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Brütal Legend

Tim Schafer on RAWK and making love to centaurs

Brütal Legend is the last piece of puzzle left over from Vivendi's merger with Activision, which left a dozen top game projects as refugees last year.

... and we're still scratching our chins over Acti-Blizz's decision. Brutal Legend is an energetic, hilarious, Jack Black-voiced romp through the world of rock and metal. And with the team who made the excellent Psychonauts pulling the levers, it's hard not to get excited for EA's new baby.

We recently sat down with Brütal Legend's mastermind Tim Schafer to have a chat. For your protection, we've edited the swear words...


Vivendi, your publisher, merged with Activision and it decided to drop Brütal Legend. Were you worried that the game might never come out?

Schafer: No. It's always gotten a lot of support and we got a lot of interest from other publishers. In that period when we were changing publishers we got so much attention. We had this game that we could show in a very finished state so we always had someone who wanted to publish it.

As soon as we heard the word "merger" we knew shenanigans were going to follow. We've had such a great time with EA and they're very supportive of the game. They're exposing us to a lot more people - sitting here talking to you guys - it's support we're not used to. It's been a lot of fun.

A lot of the other ex-Vivendi games like Riddick and Ghostbusters have benefited from being dropped via extra development time. Would you say Brütal Legend's benefited from the situation?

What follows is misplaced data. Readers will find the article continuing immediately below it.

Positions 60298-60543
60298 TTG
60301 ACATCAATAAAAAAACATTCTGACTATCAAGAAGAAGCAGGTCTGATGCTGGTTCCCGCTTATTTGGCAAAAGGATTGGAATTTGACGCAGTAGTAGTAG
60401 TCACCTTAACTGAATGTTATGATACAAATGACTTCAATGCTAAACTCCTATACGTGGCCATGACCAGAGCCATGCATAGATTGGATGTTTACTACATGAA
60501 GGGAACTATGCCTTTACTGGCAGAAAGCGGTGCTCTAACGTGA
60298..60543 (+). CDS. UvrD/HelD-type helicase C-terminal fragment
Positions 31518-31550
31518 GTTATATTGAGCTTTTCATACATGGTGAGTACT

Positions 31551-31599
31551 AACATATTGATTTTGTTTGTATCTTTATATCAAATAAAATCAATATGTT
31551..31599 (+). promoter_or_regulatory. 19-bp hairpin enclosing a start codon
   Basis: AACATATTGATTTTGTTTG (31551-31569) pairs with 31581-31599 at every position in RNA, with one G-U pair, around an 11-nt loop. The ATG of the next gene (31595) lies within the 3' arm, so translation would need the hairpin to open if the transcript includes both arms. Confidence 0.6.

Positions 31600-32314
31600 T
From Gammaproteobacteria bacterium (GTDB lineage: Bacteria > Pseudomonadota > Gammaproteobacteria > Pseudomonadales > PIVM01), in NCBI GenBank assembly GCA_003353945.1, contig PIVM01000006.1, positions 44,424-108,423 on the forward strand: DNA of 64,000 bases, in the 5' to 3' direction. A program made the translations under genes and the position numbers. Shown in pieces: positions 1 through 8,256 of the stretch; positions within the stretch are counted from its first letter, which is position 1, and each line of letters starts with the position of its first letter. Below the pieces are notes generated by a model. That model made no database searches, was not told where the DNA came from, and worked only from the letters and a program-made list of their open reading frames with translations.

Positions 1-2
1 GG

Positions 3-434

Schafer: We worked out our final ship date with EA and it was different from our original date. And the game's been a little more polished because of that.

So you'd say there was a silver lining on the cloud?

Schafer: Oh yeah, definitely. I'm trying to think of other silver linings I can mention without getting sued...

Why do you think now is the time for the world's first metal game?

Schafer: It definitely seems to be rising in the consciousness. When we were pitching the game, the idea was on paper before the first Guitar Hero game was even announced. People were like, 'are you sure you want to make it rock and metal? Maybe hip hop or country would be better...' and we were like, 'no...' There's nothing wrong with that kind of music but it doesn't have the lore that metal has in terms of Norse mythology and all the great stories that are mentioned in that.

But then after Guitar Hero came out suddenly the younger generation were finding all of these great songs and knowing about then. So by the time we were pitching it the second time it was a totally different reaction.

Did you have Jack Black interested from the very start?

Schafer: No. We didn't think we'd get someone of that calibre in the game. We were inspired by him. When I saw School of Rock it reminded me why I've wanted to make this game for years with that character who loves metal and how sincere he was.

So we were inspired by Jack Black and then when it came to doing a voice we thought, 'maybe an imitator...' Then we heard second hand information that [Jack Black] really liked Psychonauts, so we tried to get in touch with him. We showed him the game and he loved it and signed the contract. So we're really happy.

He's a big metal fan too, obviously. Did he have any input on what you should put in the game?

Schafer: He definitely inspires a lot of the more outrageous elements in the game. He had some suggestions, like at one point he wanted to make love to a centaur. We don't have that in... maybe in the sequel. He had lots of ideas like that that we tried to use. He's very improvisational and he comes up with lots of dialogue for the character - we use a lot of that.

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